Washington, DC (October 20, 2021) – An amicus brief filed Tuesday by the New Civil Liberties Alliance argues that Congress and the U.S. Treasury Department violated several bedrock provisions of the U.S. Constitution by including a “State Tax Cut Ban” in the American Rescue Plan Act of 2021 (ARPA). The brief filed in Ohio v. Yellen, et al. in the U.S. Court of Appeals for the Sixth Circuit says the provision is a historically unprecedented usurpation of each state’s sovereignty to direct its own fiscal policy and make choices about how to tax residents.
Enacted in March 2021, ARPA offers approximately $195 billion to states and their residents to assist with economic recovery from the COVID-19 pandemic. But that relief comes with the caveat that states must not use the funds “to either directly or indirectly offset a reduction in the net tax revenue of such State … resulting from a change in law, regulation, or administrative interpretation … that reduces any tax.”
NCLA argues that, whatever else the Constitution permits, state taxation must remain firmly in the unfettered hands of locally elected legislatures. It is not only unconstitutional but dangerous to centralize control over taxes with federal officials, whether members of Congress, the Executive Branch, or, as here, both branches.
The Supreme Court recognized as much in New York v. United States (1992), ruling that Congress cannot direct states in their choices of how to govern; it cannot require them to carry out specific federal regulations; nor can it “require the States to govern according to Congress’ instructions.” The state electorate votes for state officials who will decide—and be accountable for—state fiscal policy. Congress’s arrogation of power over state taxation and delegation of it to the Treasury Department disenfranchises the state electorate, robs citizens of self-government at the state level, and violates the U.S. Constitution.
In July 2021, U.S. District Judge Douglas Cole permanently enjoined Treasury Secretary Janet Yellen from enforcing the Tax Cut Ban provision of ARPA in Ohio. NCLA had filed an amicus brief in support of Ohio in the U.S. District Court for the Southern District of Ohio. Last month, Treasury filed an appeal in the Sixth Circuit, asking the court to reverse the injunction barring the Tax Cut Ban. NCLA joins Ohio in asking the Sixth Circuit to uphold the lower court’s ruling.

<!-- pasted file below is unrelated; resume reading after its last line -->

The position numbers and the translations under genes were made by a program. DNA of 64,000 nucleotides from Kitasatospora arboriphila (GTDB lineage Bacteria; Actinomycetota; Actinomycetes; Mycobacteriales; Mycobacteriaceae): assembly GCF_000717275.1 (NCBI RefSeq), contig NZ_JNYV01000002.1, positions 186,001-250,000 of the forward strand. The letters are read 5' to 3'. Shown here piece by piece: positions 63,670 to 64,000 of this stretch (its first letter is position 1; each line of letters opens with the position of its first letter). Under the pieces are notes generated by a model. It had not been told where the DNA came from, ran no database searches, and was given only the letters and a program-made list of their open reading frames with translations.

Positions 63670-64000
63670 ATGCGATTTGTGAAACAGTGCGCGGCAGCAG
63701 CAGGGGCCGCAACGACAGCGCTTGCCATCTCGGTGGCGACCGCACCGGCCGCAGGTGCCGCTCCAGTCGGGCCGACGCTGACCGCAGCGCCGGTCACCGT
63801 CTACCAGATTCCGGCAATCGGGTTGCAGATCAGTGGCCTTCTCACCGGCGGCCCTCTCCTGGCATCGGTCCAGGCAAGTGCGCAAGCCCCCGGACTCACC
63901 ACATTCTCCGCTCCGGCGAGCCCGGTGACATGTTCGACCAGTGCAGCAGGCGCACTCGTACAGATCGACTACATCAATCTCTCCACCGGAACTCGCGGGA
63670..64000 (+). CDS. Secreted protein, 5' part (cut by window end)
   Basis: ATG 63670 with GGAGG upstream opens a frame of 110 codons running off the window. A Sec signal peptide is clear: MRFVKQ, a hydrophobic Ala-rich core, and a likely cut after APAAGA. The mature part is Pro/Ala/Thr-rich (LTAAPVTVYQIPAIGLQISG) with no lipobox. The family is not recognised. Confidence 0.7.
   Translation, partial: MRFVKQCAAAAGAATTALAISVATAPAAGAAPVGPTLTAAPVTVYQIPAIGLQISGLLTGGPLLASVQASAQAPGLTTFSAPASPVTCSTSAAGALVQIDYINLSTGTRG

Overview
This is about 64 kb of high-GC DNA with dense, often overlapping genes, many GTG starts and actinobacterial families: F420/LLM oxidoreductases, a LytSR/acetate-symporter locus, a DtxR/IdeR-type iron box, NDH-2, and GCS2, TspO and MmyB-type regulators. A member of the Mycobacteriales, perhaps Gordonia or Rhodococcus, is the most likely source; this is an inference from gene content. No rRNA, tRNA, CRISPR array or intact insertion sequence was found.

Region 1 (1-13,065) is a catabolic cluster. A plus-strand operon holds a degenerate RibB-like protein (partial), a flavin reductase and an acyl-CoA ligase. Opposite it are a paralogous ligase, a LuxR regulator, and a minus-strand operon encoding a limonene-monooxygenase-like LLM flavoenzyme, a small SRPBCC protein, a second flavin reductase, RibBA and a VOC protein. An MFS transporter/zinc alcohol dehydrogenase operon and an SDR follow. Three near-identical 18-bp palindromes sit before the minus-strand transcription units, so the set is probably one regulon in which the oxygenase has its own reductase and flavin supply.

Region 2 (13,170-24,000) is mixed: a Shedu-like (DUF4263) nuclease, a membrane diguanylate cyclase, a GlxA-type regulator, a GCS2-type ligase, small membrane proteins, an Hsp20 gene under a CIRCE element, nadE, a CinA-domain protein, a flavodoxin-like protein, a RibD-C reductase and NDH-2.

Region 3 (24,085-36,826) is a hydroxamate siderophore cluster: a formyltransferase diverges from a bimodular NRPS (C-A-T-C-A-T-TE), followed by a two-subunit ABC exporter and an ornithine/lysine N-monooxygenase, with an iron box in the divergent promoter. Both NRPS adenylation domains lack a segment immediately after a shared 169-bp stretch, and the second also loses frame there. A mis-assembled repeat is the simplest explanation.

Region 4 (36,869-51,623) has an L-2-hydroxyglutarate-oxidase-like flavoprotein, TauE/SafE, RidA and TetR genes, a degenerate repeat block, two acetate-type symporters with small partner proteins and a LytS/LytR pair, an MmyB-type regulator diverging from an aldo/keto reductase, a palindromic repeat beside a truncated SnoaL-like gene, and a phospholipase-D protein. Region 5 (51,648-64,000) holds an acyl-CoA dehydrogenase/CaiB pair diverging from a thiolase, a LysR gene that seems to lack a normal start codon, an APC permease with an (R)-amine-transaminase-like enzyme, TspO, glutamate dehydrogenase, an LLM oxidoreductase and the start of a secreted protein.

NCLA released the following statements:
“Congress has no power to dictate state tax policy, and Treasury has no auditing control over state finances. Yet ARPA would allow federal officials to impose draconian and unreviewable penalties on any states Treasury deems to be cutting state taxes. The Treasury regulations implementing ARPA show just how far we have drifted from our original constitutional design of dual sovereignty, where state officials accountable to the people who elected them decide whether, and to what extent to tax them.”
— Peggy Little, Senior Litigation Counsel, NCLA
“The Constitution ensures individuals have the right to local self-government by guaranteeing the independence of states. So, a state that trades away its independence, even without coercion, violates its own citizens’ right to self-government. Of course, control over taxation is absolutely necessary for state independence. States cannot contract away this power for the same reason individuals cannot contract away their personal freedom.”
— Sheng Li, Litigation Counsel, NCLA
For more information visit the case page here.
NCLA is a nonpartisan, nonprofit civil rights group founded by prominent legal scholar Philip Hamburger to protect constitutional freedoms from violations by the Administrative State. NCLA’s public-interest litigation and other pro bono advocacy strive to tame the unlawful power of state and federal agencies and to foster a new civil liberties movement that will help restore Americans’ fundamental rights.